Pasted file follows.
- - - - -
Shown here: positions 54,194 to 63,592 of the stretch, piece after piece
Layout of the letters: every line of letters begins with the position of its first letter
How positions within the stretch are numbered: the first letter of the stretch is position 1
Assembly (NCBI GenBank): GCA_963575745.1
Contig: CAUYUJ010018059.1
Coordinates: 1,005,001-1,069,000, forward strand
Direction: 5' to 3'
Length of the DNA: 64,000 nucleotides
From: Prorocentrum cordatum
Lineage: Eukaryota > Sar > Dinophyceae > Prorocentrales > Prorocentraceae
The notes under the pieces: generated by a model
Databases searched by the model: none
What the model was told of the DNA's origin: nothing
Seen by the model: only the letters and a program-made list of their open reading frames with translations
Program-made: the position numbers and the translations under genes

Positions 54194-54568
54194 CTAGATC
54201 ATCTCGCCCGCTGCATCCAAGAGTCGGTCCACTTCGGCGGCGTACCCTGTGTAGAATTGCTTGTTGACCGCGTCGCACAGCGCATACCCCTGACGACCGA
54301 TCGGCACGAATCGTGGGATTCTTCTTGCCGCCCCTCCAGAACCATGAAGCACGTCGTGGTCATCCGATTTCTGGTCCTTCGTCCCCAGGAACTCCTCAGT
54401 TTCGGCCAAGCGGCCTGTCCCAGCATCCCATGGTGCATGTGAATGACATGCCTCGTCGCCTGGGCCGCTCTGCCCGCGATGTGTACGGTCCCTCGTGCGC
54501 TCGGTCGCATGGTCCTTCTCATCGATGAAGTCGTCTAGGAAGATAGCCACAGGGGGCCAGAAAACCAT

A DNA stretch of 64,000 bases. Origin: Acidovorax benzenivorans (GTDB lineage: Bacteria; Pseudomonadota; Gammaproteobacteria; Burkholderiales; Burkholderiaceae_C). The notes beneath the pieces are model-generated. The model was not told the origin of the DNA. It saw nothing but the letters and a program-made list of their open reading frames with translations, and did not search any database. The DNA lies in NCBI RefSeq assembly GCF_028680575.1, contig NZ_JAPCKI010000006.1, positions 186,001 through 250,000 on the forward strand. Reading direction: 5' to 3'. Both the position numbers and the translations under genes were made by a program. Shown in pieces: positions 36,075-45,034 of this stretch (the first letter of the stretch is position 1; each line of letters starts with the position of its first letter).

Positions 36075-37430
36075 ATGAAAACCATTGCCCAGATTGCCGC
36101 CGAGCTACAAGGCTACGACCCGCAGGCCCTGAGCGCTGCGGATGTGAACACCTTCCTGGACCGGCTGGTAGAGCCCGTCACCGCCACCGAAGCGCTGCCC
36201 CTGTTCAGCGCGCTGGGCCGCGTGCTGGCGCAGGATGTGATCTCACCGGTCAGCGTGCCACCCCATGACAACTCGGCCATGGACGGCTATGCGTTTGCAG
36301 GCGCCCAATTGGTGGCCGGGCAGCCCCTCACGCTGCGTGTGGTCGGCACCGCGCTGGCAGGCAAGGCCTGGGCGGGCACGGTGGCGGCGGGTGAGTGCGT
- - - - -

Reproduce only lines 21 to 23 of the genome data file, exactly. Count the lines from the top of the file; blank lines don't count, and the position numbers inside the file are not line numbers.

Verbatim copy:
54501 TCGGTCGCATGGTCCTTCTCATCGATGAAGTCGTCTAGGAAGATAGCCACAGGGGGCCAGAAAACCAT

A DNA stretch of 64,000 bases. Origin: Acidovorax benzenivorans (GTDB lineage: Bacteria; Pseudomonadota; Gammaproteobacteria; Burkholderiales; Burkholderiaceae_C). The notes beneath the pieces are model-generated. The model was not told the origin of the DNA. It saw nothing but the letters and a program-made list of their open reading frames with translations, and did not search any database. The DNA lies in NCBI RefSeq assembly GCF_028680575.1, contig NZ_JAPCKI010000006.1, positions 186,001 through 250,000 on the forward strand. Reading direction: 5' to 3'. Both the position numbers and the translations under genes were made by a program. Shown in pieces: positions 36,075-45,034 of this stretch (the first letter of the stretch is position 1; each line of letters starts with the position of its first letter).

Positions 36075-37430